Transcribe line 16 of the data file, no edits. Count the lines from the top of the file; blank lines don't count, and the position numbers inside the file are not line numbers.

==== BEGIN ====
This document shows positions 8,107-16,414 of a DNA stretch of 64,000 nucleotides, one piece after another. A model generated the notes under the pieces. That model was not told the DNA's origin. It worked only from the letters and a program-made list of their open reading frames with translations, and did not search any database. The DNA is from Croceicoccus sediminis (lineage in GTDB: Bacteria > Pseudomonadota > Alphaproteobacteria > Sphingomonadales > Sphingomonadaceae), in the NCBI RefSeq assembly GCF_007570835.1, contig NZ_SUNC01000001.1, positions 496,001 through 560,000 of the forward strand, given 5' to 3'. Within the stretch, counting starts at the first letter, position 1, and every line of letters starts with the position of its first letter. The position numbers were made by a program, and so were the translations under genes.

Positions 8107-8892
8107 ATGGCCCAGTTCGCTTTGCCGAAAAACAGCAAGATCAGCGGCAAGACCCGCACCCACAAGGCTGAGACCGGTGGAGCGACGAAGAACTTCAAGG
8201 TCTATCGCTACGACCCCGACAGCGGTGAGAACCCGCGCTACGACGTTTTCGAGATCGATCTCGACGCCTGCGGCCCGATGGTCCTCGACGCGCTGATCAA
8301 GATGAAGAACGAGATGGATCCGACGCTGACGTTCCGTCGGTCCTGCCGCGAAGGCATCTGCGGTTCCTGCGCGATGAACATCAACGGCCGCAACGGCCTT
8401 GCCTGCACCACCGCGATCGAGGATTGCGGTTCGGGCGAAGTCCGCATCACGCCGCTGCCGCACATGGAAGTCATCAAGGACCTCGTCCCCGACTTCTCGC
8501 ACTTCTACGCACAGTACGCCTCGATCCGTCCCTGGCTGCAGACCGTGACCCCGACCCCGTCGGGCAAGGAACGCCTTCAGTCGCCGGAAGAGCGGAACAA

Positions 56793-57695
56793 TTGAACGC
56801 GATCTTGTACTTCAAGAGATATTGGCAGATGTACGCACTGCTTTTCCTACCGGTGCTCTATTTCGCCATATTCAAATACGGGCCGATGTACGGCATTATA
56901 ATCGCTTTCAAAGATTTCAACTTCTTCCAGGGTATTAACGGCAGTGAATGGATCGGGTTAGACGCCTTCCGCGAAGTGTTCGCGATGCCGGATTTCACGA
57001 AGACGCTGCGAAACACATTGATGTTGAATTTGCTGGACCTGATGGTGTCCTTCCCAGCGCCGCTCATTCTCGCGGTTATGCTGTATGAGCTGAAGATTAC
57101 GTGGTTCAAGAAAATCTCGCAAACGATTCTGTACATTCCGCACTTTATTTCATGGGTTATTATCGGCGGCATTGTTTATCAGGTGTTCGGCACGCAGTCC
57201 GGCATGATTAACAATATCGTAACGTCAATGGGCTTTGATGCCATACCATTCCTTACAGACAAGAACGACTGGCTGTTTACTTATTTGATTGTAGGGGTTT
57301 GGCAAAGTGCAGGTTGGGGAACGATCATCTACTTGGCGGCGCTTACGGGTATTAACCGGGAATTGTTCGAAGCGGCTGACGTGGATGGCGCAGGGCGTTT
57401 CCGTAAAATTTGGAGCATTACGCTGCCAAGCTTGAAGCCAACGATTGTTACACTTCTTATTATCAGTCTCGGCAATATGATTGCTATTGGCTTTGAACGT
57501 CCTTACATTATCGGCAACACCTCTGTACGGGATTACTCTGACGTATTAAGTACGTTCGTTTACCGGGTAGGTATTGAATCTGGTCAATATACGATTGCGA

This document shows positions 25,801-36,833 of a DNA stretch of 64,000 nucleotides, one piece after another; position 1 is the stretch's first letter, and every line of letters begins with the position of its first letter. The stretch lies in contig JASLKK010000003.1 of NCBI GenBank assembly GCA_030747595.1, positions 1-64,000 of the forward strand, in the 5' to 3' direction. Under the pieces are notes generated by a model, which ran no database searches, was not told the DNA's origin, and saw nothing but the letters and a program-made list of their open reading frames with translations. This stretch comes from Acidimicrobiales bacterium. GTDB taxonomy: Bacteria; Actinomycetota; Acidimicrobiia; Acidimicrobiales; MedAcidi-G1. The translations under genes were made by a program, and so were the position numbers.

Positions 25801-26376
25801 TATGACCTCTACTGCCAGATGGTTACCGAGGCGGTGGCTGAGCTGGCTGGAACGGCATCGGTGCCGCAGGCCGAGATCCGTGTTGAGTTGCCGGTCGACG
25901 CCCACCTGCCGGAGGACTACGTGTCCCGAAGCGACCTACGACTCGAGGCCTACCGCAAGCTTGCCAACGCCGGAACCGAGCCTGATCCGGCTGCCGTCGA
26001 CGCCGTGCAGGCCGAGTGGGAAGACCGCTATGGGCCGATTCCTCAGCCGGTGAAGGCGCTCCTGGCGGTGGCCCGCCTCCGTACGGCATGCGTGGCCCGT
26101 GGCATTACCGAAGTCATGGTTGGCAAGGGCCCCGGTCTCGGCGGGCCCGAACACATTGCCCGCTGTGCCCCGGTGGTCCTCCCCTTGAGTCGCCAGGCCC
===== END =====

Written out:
57401 CCGTAAAATTTGGAGCATTACGCTGCCAAGCTTGAAGCCAACGATTGTTACACTTCTTATTATCAGTCTCGGCAATATGATTGCTATTGGCTTTGAACGT